Dr. Claudia Probart, associate professor of nutritional sciences who led the study, says, "This new information may be useful to school wellness councils as they work toward developing wellness policies as mandated by the Child Nutrition and WIC Reauthorization Act of 2004 as well as structuring school environments to promote more healthful food choices by students."
The study is detailed in the current (February) issue of the Journal of the American Dietetic Association in a paper, Factors Associated With The Offering and Sale of Competitive Foods and School Lunch Participation. The authors are Probart; Elaine McDonnell, project coordinator; Dr. Terryl Hartman, associate professor of nutritional sciences; J. Elaine Weirich, project coordinator; and Lisa Bailey-Davis, director of operations, Pennsylvania Advocates for Nutrition and Activity, Penn State Harrisburg.
The Penn State researchers sent surveys to school foodservice directors at half (271) of the public high schools in Pennsylvania and received 84 percent participation. The schools were representative of the entire population of high schools in Pennsylvania based on region, rate of free and reduced-price lunch participants, enrollment and percent rural.
Twenty-five percent of the foodservice directors reported that lunch periods are scheduled before 10:30 a.m. and the researchers found that an early lunch start predicted higher a la carte sales. A la Carte foods are those sold in addition to the federally-regulated meal program. These foods are primarily unregulated and may be of lower nutritional value.
They write, "Students who have early lunch periods may purchase a la carte items to eat later in the day when they are likely to become hungry because they have eaten an early lunch. This seems to be a new finding and suggests that timing issues may be important considerations in encouraging the purchase of more nutritious food options."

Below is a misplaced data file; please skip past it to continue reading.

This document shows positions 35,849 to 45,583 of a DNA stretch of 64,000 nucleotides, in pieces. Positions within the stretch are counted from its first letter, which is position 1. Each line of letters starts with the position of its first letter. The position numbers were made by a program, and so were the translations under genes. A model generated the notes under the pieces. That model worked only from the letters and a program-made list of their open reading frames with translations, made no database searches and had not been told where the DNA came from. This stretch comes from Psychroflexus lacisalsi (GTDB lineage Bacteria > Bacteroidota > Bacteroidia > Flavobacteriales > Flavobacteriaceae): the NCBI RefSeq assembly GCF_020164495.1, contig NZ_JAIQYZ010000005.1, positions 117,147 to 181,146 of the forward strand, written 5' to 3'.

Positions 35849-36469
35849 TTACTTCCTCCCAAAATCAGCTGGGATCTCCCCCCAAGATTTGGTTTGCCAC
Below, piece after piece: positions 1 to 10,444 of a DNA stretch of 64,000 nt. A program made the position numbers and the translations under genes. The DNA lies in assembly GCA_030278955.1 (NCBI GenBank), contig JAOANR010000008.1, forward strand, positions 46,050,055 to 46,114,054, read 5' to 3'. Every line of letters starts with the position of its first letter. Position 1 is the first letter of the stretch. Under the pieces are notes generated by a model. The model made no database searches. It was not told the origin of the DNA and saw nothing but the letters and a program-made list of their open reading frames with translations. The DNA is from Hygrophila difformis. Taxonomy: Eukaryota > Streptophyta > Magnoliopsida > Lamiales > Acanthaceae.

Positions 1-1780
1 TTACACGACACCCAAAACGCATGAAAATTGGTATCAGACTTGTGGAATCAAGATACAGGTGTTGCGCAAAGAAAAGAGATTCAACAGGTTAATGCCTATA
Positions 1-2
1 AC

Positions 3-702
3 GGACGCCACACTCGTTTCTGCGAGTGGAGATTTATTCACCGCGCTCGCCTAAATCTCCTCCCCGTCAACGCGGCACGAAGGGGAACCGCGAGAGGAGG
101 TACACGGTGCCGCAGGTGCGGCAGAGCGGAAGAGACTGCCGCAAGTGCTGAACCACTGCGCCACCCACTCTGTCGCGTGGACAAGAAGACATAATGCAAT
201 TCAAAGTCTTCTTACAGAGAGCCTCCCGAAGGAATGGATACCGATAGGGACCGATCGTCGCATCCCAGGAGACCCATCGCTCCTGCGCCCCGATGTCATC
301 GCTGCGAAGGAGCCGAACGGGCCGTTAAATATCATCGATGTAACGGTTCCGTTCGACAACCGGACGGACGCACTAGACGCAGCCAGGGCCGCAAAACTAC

The study found that a la carte sales generate almost $700 per day per school among the schools surveyed and $450 of that income comes from the sale of a la carte items that have few federal requirements compared to the school meals.
Income from soft drink incentives also appears to play a role in the nutrition environment, the study found. The existence of soft drink machines owned by soft drink companies, for which the school or district receives a percentage of sales, predicted a higher number of vending machines per student. When there were more vending machines, there tended to be less participation in the hot lunch program.
Probart notes that these findings prompt consideration of tough issues; for example, if changes are made in a la carte offerings and vending contracts which result in decreased sales, where will any lost revenue be found? Almost 85 percent of school foodservice programs receive no financial support from their school districts.
Another factor affecting the school nutrition environment that some schools reported getting under control was parents. Enforcement of a policy prohibiting parents or students from bringing fast food into the cafeteria increased participation in the school meal program. About 25 percent of the foodservice directors reported having such a policy and that it was enforced. Another 28 percent reported that they had no such policy or recommendation.
Probart notes, "It's important to pay attention to all of the factors facing students – not just whether federally-regulated meals are available -- in order to make it easy and desirable for kids to make healthy choices."
The study was supported by the Pennsylvania Department of Health through Grant/Cooperative Agreement from the Centers for Disease Control and Prevention.
Last reviewed: By John M. Grohol, Psy.D. on 21 Feb 2009
Published on PsychCentral.com. All rights reserved.